Really surprised that people have waited so long. Money that bailed out last year and late 2016 looked to be the sweet spot. Personally would have exited no later than when the New Govt started discussing tax and tenancy changes. Now peoples capital gain runs the risk of getting hit by Cullen's possible tax , 5 year flipper tax, declining sale price, all the while having no tax loss saving and being unable to eject tenants at will. Amazing really.


JK exit was a big signal, Mike Hosking confirmation!

Nic, how about Judith Collins as the entree, JK the main and Mike Hosking the dessert?

Metaphorically of course ;-)

A ménage a trois of vested interests all looking out for each others needs and wants!

and about 10,800 this time last year...

As I recall, it never passed 13000 last summer

indeed. about ~12500 peak in early april. pre-xmas peak last year ~12200

Having provided a lot of data recently, which some of you like and others less so, I thought that today I should provide a playlist for the market without foreign buyers. Sit back and relax, hopefully something here for everyone. - (I can't live if living is without you, Mariah Carey) - (The Gambler, Kenny Rogers) - (Freefallin - Tom Petty) - (I'm Goin' Down - Mary J Blige) - (Lonely this Christmas - Elvis Presley) - (Andrea Bocelli I Sarah Brightman - Time to say goobye)

And saving the best for last. Bill Withers (Ain't no sunshine when she's gone)

Opps, forgot to add one for the Auctioneers. (Sound of Silence, Simon and Garfunkel)

And one for those savy PN investors . . .

Cultured.. But surely this is more appropriate for the Palmy Investment Crew... - ( Fresh Prince )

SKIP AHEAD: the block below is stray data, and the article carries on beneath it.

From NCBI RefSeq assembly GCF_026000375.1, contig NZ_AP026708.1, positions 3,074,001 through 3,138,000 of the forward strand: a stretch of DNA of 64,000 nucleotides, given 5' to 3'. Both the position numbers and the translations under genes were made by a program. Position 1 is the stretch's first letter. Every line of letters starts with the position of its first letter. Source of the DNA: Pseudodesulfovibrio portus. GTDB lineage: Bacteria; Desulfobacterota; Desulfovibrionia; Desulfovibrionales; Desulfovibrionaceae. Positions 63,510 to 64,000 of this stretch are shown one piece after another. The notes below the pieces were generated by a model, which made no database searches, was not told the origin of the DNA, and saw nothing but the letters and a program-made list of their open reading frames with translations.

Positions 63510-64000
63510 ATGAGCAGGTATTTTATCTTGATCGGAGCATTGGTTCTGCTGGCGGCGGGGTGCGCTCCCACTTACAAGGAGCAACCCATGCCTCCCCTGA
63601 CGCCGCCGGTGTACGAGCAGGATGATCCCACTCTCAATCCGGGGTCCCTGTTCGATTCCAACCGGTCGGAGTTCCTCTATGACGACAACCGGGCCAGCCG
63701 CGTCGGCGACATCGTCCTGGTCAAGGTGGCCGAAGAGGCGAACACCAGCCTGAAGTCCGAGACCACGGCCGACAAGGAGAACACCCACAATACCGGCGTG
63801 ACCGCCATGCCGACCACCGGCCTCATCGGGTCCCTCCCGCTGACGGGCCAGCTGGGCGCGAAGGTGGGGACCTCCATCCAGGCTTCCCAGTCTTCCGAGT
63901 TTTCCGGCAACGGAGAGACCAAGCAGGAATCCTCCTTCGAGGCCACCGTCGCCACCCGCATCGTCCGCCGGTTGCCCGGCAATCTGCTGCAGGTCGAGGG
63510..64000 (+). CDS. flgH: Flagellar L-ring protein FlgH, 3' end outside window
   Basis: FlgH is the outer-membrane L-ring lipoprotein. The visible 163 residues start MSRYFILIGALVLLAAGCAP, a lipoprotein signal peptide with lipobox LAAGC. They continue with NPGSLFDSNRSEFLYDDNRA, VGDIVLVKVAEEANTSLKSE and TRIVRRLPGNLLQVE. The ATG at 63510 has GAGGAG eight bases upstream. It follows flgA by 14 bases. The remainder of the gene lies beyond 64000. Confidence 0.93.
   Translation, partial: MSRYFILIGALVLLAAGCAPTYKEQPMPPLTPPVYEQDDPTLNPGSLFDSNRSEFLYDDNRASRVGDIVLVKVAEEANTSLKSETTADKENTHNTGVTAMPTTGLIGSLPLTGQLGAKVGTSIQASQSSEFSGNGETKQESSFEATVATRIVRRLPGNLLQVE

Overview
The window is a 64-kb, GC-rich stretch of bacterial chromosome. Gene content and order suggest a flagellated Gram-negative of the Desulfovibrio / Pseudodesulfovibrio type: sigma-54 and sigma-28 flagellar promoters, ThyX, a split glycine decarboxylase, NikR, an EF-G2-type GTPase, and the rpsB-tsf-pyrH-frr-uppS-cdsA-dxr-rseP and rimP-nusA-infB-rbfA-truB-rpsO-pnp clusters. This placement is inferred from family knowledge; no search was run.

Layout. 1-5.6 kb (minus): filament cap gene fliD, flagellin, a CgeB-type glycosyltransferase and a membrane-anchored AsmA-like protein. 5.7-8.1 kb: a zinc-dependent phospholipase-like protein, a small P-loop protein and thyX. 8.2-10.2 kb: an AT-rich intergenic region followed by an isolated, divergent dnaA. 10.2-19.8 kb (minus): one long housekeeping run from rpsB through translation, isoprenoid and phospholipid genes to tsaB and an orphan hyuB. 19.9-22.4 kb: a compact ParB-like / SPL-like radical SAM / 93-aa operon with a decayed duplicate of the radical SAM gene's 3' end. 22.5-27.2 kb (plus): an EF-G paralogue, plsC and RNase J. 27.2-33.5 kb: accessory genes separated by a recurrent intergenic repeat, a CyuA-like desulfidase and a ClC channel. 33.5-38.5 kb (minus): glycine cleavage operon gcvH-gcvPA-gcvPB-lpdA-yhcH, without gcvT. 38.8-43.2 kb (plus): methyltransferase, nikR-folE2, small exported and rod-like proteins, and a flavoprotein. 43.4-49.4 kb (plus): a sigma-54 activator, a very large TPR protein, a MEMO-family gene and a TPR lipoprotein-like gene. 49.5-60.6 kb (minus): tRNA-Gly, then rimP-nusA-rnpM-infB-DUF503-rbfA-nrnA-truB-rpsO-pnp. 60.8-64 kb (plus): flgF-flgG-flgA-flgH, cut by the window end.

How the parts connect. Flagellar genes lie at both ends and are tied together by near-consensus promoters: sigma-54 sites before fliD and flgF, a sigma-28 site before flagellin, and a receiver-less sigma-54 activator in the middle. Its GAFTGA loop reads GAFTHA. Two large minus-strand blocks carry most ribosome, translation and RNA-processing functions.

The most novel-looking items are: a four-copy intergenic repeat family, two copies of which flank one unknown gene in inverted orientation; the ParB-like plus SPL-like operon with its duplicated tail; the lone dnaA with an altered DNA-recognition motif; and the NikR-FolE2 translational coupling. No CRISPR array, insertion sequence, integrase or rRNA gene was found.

Christchurch Investor Hoodlums! ( Fresh Prince - Boom, Shake the Room)

Auckland Property Vultures (Coz Up town funk don't give it to you. Bruno Mars/Mark Ronson)

And a song for the 'not so lefties' slightly over-leveraged in Wellington (Hippy Hippy Shakes - The Beatles)

And for those who've mounted the Ponzi in Tauranga - (Climb Every Mountain - The Sound of Music)

I thought you might chuck in "Lord won't you buy me a Mercedes Benz" to highlight Aucklanders' mentality to keep up with the Jones !

I would love to see Lorde to do a cover of that song.

Masher my boy.. Every soundtrack needs that 'special song to resonate with a generation' and you may have just hit gold there. Great addition to the playlist.

No surprise...can anyone tell me the one similarity between Auckland and Vancouver that has influenced prices over the last decade..

See attached published today.

Vancouver has severe land supply constraints in the form of the Pacific Ocean, North Shore Mountain Range and US Border. Auckland has severe land supply constraints in the form of the idiots Penny Hulse and Phil Goff. Two sets of barriers - one real and the other of pure delusion. When a large inflow of foreign capital went looking for investment returns these cities with inelastic supply had their prices shoot through the roof. Now that the returns are drying up will the foreign money stick around and what happens next?

Of course there are going to be plenty of rentals put on the market in Auckland.
The rental returns are abysmal for the value of the property.
As I say the market is just not Auckland.
This type of market is when the professional investors do best!
Banks will continue to lend to their best clients

For the people renting in Auckland wanting the security of their own property where they work, the market is Auckland. Population dictates that's a lot of people. A lot more than CHCH.

Im from CHCH and its a nice place. I can however tell you from the 20+ people I've seen export themselves elsewhere to gain the security of home ownership, none moved down there. Mainly lack of jobs and people are still wary of the risks. Most ended up in Aussie, and a few in Hamilton and Tauranga.

The Professional Investor will know that when any market corrects in a significant way, it generally overshoots. I don't see any signs of overshooting at this stage, so it may pay to hold fire. The trick, of course, and the hardest thing to do is, not panic., and easier said than done for the vast majority of people, professionals included!

Many of the landlords who have sold in Auckland or are now selling will be benefiting from large capital gains. Compare that with Christchurch where capital values and rents continue to drop through oversupply.

True Gordon, the stats are showing that the prices have absolutely plummeted.
We are being forced to sell, don’t know what to do?